Our commuter bicycle offers the very best in electric bicycle technology with sleek city styling. Fitted with a maintenance free Panasonic motor that powers every turn of the pedal, and with three levels of assistance, you can choose exactly how hard you want the bicycle to work.

The battery will give you up to 50 miles of assistance before it needs recharging - enough for the longest commute or leisure ride.

Frame and fork

Overall rating for frame and fork

Tell us about the build quality and finish of the frame and fork?

Solidly built but not the highest quality finish.

Tell us about the materials used in the frame and fork?

Aluminium throughout

Tell us about the geometry of the frame and fork?

You only get one size to choose from, if was fine for me (6'3") but you wouldn't want to be any taller, or shorter than about 5'8"

Riding the bike

Was the bike comfortable to ride? Tell us how you felt about the ride quality.

Very comfortable, upright position giving a good view in traffic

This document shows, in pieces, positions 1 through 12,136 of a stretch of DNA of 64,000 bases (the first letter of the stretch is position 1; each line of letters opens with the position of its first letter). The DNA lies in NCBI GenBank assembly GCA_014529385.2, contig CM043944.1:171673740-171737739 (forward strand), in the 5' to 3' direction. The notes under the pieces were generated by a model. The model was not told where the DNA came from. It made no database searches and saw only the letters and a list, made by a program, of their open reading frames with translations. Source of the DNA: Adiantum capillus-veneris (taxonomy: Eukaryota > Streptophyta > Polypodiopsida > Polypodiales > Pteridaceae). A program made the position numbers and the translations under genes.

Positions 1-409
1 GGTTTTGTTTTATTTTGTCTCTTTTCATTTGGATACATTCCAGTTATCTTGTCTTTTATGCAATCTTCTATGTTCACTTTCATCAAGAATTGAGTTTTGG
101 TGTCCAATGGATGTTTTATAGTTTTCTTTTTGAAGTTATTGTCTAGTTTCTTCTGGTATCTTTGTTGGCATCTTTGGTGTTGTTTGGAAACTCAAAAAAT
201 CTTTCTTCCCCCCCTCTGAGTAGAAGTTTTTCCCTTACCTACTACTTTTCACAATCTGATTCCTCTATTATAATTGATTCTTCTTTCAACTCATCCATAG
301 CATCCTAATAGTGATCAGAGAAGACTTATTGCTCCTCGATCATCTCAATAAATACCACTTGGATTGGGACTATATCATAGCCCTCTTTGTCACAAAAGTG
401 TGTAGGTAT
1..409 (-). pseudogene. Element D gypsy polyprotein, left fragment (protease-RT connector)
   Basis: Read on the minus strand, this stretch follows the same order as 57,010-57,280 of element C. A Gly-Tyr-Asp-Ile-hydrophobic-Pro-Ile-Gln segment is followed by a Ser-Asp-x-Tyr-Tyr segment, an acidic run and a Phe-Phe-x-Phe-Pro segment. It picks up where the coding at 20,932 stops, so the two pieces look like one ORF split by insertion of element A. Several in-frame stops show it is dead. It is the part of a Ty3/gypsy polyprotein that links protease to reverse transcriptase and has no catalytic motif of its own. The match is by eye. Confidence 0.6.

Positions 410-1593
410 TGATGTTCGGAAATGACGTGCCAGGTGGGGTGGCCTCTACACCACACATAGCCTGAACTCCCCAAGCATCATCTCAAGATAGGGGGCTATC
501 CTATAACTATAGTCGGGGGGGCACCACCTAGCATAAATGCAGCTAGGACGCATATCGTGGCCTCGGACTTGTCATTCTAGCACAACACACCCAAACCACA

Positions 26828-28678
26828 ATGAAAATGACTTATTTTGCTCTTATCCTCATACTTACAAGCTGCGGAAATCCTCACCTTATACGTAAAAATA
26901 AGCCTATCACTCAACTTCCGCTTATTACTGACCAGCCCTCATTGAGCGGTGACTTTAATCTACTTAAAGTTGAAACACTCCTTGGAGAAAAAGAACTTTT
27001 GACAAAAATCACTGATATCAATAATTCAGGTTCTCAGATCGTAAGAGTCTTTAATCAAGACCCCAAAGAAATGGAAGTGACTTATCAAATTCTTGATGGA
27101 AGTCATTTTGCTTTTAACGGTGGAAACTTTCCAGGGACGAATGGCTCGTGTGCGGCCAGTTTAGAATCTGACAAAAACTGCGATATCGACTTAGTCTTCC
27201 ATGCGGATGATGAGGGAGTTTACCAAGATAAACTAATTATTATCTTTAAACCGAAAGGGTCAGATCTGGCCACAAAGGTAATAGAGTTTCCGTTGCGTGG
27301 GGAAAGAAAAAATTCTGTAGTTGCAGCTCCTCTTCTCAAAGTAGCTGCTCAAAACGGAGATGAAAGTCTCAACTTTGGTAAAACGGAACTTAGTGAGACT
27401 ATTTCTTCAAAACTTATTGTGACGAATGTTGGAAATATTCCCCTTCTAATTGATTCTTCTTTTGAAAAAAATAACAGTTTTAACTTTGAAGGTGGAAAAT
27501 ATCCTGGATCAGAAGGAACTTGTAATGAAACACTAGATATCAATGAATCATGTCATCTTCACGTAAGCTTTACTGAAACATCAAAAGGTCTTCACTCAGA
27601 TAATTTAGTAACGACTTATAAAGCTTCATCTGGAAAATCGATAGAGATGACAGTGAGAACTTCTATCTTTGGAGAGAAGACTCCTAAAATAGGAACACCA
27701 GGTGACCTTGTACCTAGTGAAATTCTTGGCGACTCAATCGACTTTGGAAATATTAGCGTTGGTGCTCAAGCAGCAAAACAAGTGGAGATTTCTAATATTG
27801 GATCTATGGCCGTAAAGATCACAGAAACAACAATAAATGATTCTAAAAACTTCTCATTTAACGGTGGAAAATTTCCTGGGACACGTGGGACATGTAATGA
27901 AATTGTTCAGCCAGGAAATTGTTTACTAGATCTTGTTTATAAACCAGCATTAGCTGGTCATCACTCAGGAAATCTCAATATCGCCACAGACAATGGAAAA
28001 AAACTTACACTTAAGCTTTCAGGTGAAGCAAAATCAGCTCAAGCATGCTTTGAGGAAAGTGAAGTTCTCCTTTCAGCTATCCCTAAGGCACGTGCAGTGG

How did the bike transfer power? Did it feel efficient?

Electric bikes tend to feel a little vague and this one's no exception, plenty of nip when the motor kicks in though

Was there any toe-clip overlap with the front wheel? If so, was it a problem?

No issues

How would you describe the steering? Was it lively, neutral or unresponsive? Neutral

Tell us some more about the handling. How did the bike feel overall? Did it do particular things well or badly?

Very well behaved, fairly low bottom bracket means it's stable and the steering is easy and fairly direct

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The drivetrain

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Your verdict

Did you enjoy riding the bike? Yes, most of the time

Would you consider buying the bike? No, I'd go Cargo if I was buying electric

Would you recommend the bike to a friend? Yes, if it suited their needs

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Overall rating: 7/10

About the tester

Age: 38  Height: 190cm  Weight: 98kg

I usually ride: whatever I'm testing...  My best bike is: Genesis Equilibrium with SRAM Apex

I've been riding for: 10-20 years  I ride: Every day  I would class myself as: Experienced

I regularly do the following types of riding: time trialling, cyclo cross, commuting, sportives, general fitness riding, fixed/singlespeed, mtb, Mountain Bike Bog Snorkelling, track

Dave is a founding father of, having previously worked on Cycling Plus and What Mountain Bike magazines back in the day. He also writes about e-bikes for our sister publication ebiketips. He's won three mountain bike bog snorkelling World Championships, and races at the back of the third cats.